Letter | Published:

Attenuated Plasmodium yoelii lacking purine nucleoside phosphorylase confer protective immunity

Nature Medicine volume 14, pages 954958 (2008) | Download Citation

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Abstract

Malaria continues to devastate sub-Saharan Africa owing to the emergence of drug resistance to established antimalarials and to the lack of an efficacious vaccine. Plasmodium species have a unique streamlined purine pathway in which the dual specificity enzyme purine nucleoside phosphorylase (PNP) functions in both purine recycling and purine salvage1,2,3,4. To evaluate the importance of PNP in an in vivo model of malaria, we disrupted PyPNP, the gene encoding PNP in the lethal Plasmodium yoelii YM strain. P. yoelii parasites lacking PNP were attenuated and cleared in mice. Although able to form gametocytes, PNP-deficient parasites did not form oocysts in mosquito midguts and were not transmitted from mosquitoes to mice. Mice given PNP-deficient parasites were immune to subsequent challenge to a lethal inoculum of P. yoelii YM and to challenge from P. yoelii 17XNL, another strain. These in vivo studies with PNP-deficient parasites support purine salvage as a target for antimalarials. They also suggest a strategy for the development of attenuated nontransmissible metabolic mutants as blood-stage malaria vaccine strains.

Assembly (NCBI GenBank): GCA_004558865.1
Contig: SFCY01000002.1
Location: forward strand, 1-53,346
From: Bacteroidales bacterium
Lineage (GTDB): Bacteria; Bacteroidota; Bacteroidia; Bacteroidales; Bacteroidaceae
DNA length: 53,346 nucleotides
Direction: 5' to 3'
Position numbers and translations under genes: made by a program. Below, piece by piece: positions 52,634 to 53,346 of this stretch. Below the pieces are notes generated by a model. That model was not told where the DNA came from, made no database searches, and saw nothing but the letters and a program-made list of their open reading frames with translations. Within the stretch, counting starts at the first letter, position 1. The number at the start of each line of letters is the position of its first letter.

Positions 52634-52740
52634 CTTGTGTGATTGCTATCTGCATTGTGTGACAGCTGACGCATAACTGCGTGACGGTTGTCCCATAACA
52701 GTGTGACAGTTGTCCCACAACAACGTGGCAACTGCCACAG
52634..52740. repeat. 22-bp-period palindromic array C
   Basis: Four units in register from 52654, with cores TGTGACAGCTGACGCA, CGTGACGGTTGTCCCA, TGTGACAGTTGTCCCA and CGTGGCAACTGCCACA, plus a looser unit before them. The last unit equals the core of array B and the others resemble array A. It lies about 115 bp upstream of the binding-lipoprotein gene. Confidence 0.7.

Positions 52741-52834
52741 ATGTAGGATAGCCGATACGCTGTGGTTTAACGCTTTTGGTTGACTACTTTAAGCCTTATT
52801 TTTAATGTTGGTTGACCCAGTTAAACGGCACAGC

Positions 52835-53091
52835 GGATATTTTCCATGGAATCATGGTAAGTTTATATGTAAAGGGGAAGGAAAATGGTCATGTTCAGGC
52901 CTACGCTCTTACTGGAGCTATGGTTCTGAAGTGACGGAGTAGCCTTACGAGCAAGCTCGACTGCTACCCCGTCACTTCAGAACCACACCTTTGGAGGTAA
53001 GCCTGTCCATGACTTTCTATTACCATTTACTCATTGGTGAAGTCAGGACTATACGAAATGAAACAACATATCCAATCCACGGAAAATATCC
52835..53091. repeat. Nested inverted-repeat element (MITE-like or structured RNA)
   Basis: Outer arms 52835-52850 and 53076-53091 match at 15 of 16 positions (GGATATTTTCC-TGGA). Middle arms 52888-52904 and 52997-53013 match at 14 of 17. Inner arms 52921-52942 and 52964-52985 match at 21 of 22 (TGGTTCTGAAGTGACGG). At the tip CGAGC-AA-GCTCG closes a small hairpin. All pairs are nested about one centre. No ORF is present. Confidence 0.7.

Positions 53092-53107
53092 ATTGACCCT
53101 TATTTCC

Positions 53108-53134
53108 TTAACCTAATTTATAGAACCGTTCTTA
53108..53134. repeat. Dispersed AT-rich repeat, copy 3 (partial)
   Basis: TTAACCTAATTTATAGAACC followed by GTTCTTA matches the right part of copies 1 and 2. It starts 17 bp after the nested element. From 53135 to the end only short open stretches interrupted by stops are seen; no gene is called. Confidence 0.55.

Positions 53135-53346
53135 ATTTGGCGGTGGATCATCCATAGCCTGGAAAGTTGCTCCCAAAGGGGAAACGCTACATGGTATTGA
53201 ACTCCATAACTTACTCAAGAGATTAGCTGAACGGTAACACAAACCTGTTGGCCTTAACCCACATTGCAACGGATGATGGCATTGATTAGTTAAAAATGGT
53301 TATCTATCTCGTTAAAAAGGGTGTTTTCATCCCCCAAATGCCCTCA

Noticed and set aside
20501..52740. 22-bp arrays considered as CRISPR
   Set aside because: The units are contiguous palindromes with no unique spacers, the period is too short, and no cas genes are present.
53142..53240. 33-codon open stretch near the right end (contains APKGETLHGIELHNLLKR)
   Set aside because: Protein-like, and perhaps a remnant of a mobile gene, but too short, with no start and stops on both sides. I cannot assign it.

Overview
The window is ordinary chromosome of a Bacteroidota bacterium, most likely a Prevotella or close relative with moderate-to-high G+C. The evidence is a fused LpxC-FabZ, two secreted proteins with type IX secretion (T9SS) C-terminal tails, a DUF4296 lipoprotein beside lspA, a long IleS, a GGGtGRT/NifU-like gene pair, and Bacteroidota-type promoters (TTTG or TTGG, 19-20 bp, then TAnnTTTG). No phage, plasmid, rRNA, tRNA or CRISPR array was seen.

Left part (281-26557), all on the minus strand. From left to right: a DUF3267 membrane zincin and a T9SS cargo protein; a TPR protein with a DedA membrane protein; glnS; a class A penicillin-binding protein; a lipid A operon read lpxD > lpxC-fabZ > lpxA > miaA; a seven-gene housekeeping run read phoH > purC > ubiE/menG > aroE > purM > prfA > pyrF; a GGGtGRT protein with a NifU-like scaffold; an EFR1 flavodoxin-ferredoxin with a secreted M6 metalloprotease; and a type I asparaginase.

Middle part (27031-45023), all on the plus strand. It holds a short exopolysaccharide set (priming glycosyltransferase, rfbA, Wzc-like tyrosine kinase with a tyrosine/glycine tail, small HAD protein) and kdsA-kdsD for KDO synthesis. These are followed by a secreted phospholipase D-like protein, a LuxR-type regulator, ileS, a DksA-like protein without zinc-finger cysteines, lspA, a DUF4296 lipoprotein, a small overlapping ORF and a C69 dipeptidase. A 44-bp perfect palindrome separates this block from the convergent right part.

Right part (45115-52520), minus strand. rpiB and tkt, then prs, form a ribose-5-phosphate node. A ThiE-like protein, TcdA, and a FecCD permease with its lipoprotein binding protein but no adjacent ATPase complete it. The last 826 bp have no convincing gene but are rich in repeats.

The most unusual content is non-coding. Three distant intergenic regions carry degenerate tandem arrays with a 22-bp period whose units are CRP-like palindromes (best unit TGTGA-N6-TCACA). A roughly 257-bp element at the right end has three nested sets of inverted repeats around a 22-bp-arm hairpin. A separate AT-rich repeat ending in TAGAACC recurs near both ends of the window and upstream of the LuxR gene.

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Acknowledgements

This work was supported by US National Institutes of Health grant R21AI052469 and US Army Research Grant W81XWH-05-2-0025 (both to K.K.). P.S. and A.C. were supported by US National Institutes of Health grant R01 AI056840. We gratefully thank V. Schramm for review of the manuscript before submission, J. Nonon and S. Gonzalez for technical support during mosquito rearing and infection, V. Lagal for advice on PCR and A. Mwakingwe for assistance with sporozoite challenge experiments. We also thank V. Schramm for advice on biochemical assays and many stimulating discussions during the course of this work.

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Affiliations

  1. Departments of Medicine and Microbiology & Immunology, Albert Einstein College of Medicine, 1300 Morris Park Avenue, Bronx, New York 10461, USA.

    • Li-Min Ting
    • , Mathieu Gissot
    •  & Kami Kim
  2. Department of Medical Parasitology, New York University School of Medicine, 341 East 25th Street, New York, New York 10010, USA.

    • Alida Coppi
    •  & Photini Sinnis

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Contributions

L.-M.T., M.G. and A.C. performed experiments. L.-M.T., P.S. and K.K. planned experiments and analyzed data. L.-M.T. and K.K. wrote the manuscript.

Corresponding author

Correspondence to Kami Kim.

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    Supplementary Figs. 1–4, Supplementary Table 1 and Supplementary Methods

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DOI

https://doi.org/10.1038/nm.1867

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